Bíó Paradís, the sole remaining arthouse cinema in Iceland, has been saved from closure and is set to reopen this autumn.
Screen reported earlier this year the group behind the theatre in downtown Reykjavik was making a last-ditch effort to keep the venue open due to a proposed rental hike – a situation further compounded by the Covid-19 pandemic, which saw the cinema close its doors and lay off staff.
But following discussions with city officials, Iceland’s Ministry of Education Science and Culture and property owners Karls Mikla ehf, the venue will reopen in September.
Non-profit group Heimili kvikmyndanna – comprised of the professional societies and filmmaking guilds of Iceland – said in a statement: “As reported at the beginning of this year, the future of the cinema was in doubt due to higher rent and the cost of maintenance work on the building necessary for the running of the operation. But thanks to a new agreement with the owners and further cooperation with the state and the city, Bíó Paradís will be able to reopen its doors this fall.”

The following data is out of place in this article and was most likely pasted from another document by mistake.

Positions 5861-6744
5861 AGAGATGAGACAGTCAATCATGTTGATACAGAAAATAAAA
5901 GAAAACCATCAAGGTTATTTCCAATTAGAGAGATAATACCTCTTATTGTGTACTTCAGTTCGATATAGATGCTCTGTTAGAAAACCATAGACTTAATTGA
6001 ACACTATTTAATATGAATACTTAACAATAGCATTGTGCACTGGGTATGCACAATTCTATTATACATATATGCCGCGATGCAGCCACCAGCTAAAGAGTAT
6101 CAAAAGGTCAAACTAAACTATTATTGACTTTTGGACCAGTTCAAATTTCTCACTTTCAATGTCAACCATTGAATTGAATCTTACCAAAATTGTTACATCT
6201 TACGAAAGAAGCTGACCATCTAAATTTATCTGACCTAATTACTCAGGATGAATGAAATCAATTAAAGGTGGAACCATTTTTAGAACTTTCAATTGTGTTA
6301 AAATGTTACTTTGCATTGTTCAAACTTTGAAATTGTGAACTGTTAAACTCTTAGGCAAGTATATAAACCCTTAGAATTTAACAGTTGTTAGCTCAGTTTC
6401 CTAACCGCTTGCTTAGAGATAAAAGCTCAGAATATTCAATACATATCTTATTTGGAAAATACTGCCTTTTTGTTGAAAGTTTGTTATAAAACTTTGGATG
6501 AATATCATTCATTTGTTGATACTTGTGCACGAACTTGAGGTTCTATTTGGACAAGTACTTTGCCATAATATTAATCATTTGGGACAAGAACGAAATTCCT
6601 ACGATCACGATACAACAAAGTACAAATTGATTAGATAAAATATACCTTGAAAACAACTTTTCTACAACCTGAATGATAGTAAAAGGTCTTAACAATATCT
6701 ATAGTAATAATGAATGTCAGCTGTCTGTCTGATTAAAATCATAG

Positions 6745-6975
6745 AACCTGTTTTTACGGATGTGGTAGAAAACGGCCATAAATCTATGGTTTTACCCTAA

It will mark the 10th anniversary of the cinema, which was opened in 2010 on Hverfisgata, one of Reykjavik’s main streets. A petition to save the cinema generated close to 1,800 signatures and was backed up by letters of support from the European Film Academy, which will host its awards in Iceland this winter and annually partners with the venue for its Young Audience Award.
The cinema is also home to the annual Stockfish Film Festival and hosts screenings for the Reykjavik International Film Festival, the International Children’s Film Festival in Iceland and other film seasons devoted to German, Polish, Japanese and French films as well as educational screenings for local school children.
The venue also distributes films that would otherwise not be shown in Iceland, such as Oscar-winner Parasite.
A statement from Bíó Paradís added: “We are extremely grateful for all the support we were shown during this uncertain time and are looking forward to continuing our work as Iceland’s only arthouse cinema, bringing diverse films from all over the world to Icelandic audiences, educating young audiences in world cinema and being an arts and culture hub in downtown Reykjavík for many years to come.”